The end of the summer is the time when college students make their way off to or return back to their respective chosen schools. I write this week’s column with them particularly in mind.
There was a funny and curious expression that I heard used in the past about this rite of passage or trek away from home: It’s time to sew some wild oats! The idiom basically means to indulge in a period of irresponsible behavior. Any parent would be naive not to think that college life holds many temptations and opportunities for sordid experimentation, in addition to the supposed education/learning that should be taking place.
That being said, I still believe in the goodness of our young adults. I hold that the young people today have some very unique challenges that earlier generations never had—accompanied by various special graces—as they live in today’s world. Kudos to those students who study diligently, participate in sports or other activities, and even may work part-time or full time jobs while at college!
I humbly take this time to give you a few words of advice, with my hope that you ponder what I have to say. Like any good parent (after all, I am a spiritual father), my words are intended with love and genuine concern for your well-being:
· Remember who you are and where you come from. My father used to tell us “never to do anything that would embarrass the family name.” It was his way of saying that he and my mother tried to instill certain Christian values in their children and they expected us to live by them. A sign that I read sums it up perfectly: Character is who you are, even when no one is watching. (God, in fact, is always watching!)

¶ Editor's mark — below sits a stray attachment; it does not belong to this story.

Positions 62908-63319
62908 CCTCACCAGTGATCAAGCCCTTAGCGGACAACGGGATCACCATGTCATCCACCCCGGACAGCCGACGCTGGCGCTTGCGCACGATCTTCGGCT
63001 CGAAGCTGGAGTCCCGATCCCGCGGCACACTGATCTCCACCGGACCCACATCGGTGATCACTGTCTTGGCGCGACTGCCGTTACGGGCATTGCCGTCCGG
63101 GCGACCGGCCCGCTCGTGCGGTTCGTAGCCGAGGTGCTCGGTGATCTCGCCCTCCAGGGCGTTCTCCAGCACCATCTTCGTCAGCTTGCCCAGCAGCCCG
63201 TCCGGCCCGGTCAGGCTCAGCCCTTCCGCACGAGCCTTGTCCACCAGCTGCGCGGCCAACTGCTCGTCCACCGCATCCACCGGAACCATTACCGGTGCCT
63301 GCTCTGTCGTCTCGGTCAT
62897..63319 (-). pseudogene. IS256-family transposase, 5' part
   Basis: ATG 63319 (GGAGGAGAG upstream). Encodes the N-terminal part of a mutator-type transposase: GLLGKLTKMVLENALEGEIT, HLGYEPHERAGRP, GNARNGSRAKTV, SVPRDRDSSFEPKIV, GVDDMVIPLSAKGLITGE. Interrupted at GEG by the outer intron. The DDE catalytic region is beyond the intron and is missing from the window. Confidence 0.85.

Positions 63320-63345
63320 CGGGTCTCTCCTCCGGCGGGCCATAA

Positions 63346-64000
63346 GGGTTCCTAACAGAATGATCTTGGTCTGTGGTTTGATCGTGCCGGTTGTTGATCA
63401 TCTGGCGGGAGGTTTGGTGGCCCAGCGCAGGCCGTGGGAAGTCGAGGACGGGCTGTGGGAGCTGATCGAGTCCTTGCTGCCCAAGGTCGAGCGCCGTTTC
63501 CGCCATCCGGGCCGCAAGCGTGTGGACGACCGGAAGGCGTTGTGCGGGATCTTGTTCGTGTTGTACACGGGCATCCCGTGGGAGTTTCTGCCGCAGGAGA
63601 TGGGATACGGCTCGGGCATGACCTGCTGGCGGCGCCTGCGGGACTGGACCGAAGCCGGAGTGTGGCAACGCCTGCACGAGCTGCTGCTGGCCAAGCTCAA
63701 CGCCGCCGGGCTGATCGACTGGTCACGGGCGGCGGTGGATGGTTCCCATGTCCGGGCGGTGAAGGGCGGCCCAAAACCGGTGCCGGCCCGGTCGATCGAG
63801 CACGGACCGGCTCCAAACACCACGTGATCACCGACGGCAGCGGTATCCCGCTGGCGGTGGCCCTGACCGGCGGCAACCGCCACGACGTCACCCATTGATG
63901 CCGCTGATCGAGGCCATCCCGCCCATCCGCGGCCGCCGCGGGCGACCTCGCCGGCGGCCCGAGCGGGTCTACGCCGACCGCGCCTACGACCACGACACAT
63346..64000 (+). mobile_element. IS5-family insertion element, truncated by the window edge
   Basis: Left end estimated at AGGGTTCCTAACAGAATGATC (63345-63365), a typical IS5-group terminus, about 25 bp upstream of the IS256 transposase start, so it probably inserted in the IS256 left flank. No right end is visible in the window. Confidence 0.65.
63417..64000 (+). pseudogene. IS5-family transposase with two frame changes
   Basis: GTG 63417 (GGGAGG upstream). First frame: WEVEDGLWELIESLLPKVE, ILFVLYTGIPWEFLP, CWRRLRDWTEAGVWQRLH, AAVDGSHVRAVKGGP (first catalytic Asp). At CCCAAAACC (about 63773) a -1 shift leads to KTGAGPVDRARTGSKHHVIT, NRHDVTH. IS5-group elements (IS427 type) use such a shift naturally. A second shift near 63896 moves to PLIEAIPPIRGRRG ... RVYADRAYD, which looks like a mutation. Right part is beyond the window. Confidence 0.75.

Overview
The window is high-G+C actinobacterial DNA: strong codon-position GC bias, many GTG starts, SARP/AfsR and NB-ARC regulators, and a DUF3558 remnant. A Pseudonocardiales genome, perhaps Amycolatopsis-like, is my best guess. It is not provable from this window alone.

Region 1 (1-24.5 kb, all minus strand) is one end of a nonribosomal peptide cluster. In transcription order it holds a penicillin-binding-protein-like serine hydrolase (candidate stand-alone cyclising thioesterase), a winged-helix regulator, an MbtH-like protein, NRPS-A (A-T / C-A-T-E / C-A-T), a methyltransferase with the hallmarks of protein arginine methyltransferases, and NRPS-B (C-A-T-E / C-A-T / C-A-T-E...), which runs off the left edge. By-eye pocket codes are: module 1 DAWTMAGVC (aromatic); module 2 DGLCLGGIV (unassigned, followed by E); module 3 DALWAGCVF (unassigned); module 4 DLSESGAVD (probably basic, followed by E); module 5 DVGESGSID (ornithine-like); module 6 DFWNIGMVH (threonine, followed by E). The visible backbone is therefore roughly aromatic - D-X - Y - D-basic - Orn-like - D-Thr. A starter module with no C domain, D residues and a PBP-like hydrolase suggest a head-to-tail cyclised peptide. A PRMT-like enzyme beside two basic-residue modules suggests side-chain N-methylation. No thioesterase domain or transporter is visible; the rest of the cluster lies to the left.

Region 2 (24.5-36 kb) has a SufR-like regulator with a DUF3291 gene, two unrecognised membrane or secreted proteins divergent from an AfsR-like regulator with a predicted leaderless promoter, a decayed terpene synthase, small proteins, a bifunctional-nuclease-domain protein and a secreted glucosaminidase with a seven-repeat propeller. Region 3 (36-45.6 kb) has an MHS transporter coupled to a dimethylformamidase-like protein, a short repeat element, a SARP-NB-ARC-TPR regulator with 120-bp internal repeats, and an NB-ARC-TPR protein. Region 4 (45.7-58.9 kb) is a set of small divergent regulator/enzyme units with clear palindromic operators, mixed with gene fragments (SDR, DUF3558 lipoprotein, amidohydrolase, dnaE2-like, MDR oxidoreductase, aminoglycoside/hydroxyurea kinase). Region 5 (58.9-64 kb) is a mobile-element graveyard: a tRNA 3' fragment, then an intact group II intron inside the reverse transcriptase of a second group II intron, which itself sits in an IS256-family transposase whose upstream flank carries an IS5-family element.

· Remember that your faith will be tested. Even if you attend a Catholic college, there will be times when you will be called to witness to your faith and your faith will, no doubt, be challenged. Will you make an attempt to attend Mass? Will you try to pray each day for strength and guidance? Will you blindly accept criticisms of the faith from other students and various professors? Will the pressure of your peers lead you to try “forbidden” things or abandon values that you were taught? When tested, your faith can become stronger.
· Try to find and to associate with friends having good moral values. Your choice of friends is just that—your choice. It is much easier to live a good, happy life when in the company of like-minded people. Choose wisely! Moreover, seek out the Newman Center on the college campus and/or become aware of the presence of the Catholic chaplain. Other students serious about their faith will, hopefully, be doing the same.
· Remember the intended purpose of higher education. You should go to college (and beyond) to get an education, to prepare for a career and to develop as a better person. Don’t let the experience turn into an overly-expensive party with the potential for some pretty serious consequences!
· Don’t be afraid to turn to your parents (or someone you trust) when necessary. Even if you do something stupid, realize that your parents are there for you. Their love for you should be constant.
If you ever need someone (in addition to your parents) in some time of difficulty, know that your pastor has e-mail, a web-site (www.fr-ed-namiotka.com), a Facebook account, and can be reached by the good old telephone!
Know, also, that you are remembered in my prayers!
Fr. Ed Namiotka